The Science Myth - Eerik Wissenz

Scientific progress is the main justification of an optimistic industrial world view, as it is really the only positive thing that can be said about the state of the world today. We have sacrificed many things, but we’ve gained in science. And from this scientific gain it is argued that it follow that the quality of life for most people is better today than in the past. Likewise, as there is no limit to science we can presume this will continue. Yet this establishment argument is debatable. No one disputes that there has been and continues to be significant scientific progress. And so the argument goes that in the long run this scientific progress will solve all of our problems and propel humanity into some kind of fantasy world. What, if any, environmental or social "capital" that may be expended in this scientific gain is reckoned to be worth it.

Unfortunately, the twentieth and most likely the twenty first century will not be known to future generations as the age of scientific progress. Rather, it will be known as the age of genetic degradation. The extinction rate of the world is a thousand times higher than normal. It is estimated that dozens of species go extinct every day. Moreover, from pollution and other stressors even humankind’s genes have been undermined along with those of many other creatures.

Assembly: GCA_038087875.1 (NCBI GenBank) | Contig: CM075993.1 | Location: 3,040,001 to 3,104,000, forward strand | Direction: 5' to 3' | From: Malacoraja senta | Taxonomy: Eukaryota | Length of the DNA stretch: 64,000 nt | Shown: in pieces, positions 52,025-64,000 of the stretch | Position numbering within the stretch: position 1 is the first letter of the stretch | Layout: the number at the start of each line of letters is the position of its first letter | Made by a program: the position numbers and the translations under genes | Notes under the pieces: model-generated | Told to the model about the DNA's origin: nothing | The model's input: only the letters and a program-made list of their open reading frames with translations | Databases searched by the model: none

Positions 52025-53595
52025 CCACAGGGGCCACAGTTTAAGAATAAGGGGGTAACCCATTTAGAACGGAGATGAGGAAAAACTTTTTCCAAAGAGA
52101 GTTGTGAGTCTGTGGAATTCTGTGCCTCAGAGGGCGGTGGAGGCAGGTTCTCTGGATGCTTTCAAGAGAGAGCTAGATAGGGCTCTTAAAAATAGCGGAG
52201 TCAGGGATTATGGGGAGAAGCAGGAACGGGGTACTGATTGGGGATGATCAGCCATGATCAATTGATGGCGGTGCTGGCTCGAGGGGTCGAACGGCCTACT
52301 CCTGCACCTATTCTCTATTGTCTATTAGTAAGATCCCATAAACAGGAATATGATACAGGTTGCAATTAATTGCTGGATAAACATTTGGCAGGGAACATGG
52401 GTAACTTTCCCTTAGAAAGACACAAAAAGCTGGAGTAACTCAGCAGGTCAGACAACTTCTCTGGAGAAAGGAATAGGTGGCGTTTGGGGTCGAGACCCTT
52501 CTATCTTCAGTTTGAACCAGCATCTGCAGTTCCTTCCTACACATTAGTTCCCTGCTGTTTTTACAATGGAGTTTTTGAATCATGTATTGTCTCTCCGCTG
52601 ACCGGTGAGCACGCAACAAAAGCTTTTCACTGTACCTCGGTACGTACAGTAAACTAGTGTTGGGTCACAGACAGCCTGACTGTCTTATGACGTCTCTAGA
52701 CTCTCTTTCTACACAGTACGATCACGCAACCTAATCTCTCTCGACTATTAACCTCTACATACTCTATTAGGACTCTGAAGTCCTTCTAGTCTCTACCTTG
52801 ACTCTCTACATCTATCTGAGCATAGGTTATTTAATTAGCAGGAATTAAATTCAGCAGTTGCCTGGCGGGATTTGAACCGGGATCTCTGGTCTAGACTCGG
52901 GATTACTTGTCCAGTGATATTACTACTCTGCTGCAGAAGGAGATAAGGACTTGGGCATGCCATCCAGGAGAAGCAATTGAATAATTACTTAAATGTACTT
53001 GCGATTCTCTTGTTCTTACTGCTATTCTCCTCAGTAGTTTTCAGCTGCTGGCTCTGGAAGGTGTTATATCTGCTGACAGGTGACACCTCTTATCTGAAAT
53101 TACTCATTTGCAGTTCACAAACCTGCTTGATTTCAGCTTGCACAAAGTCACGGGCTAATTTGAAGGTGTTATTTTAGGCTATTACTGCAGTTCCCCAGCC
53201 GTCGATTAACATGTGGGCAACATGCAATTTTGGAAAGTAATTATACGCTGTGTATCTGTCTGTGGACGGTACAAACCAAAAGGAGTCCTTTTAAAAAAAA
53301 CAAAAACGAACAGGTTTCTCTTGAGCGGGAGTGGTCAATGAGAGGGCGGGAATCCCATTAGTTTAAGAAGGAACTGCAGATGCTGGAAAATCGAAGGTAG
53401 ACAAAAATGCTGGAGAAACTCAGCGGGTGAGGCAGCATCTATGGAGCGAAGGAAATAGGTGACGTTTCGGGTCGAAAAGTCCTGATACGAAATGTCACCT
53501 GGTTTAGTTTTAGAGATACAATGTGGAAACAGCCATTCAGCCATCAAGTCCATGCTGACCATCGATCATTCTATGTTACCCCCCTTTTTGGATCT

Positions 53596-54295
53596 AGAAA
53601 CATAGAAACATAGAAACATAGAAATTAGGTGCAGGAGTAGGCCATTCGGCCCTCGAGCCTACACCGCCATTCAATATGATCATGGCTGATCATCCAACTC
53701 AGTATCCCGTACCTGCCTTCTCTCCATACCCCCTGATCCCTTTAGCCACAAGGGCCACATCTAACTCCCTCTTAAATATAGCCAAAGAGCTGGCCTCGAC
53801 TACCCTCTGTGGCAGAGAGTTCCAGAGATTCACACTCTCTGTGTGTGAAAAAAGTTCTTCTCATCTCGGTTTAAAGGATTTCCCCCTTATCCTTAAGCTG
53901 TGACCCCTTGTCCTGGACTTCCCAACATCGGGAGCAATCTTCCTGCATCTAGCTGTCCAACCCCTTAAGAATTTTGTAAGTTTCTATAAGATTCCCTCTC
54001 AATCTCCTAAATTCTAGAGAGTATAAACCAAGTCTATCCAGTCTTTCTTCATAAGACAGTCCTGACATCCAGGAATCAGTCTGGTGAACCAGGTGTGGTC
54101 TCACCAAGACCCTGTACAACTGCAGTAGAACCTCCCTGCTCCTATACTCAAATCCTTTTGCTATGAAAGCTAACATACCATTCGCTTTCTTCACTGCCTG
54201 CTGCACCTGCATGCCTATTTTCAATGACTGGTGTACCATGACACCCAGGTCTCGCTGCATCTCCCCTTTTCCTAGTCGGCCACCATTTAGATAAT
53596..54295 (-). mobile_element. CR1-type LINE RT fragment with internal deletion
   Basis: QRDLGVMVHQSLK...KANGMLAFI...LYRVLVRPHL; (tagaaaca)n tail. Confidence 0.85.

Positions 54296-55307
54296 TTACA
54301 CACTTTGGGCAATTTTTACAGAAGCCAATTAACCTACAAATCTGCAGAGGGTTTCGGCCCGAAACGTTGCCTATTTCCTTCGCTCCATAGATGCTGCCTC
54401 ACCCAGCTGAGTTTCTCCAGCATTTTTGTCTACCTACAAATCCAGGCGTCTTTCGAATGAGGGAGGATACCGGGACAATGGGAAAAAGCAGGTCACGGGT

We can never get back the genetic information we destroy. The benefit of having a faster computer today rather than tomorrow can be calculated, the value of whole species of plants, insects, bacteria, and animals to the biosphere and ourselves cannot. The rapid modern scientific progress will only benefit a small portion of a few generations, a mere second in the history of humanity, whereas retaining and promoting bio-diversity benefits all subsequent generations.

An analogy is a man that finishes building a shed an hour early at the cost of his hand. For the rest of his life he’ll wish he had his hand back. The extra hour of shed is soon forgotten. So it will be for any generation that remembers our time.

At best, future generations will wonder of what beautiful flowers we destroyed, what useful insects and bacteria we squashed, what elegant birds we killed, what majestic trees we cut down. They will wonder with frustration in their hearts and despise us. At worst the environment and humanity will fall on hard times and some of the organisms we have driven to extinction - which today a tough love attitude may not think twice about - are the very organisms the ecosystem would need to adapt to the new conditions, and humanity drives itself to extinction. Perhaps life will go on, but is this a reasonable condolence for consuming humanity’s future and that of our creatures?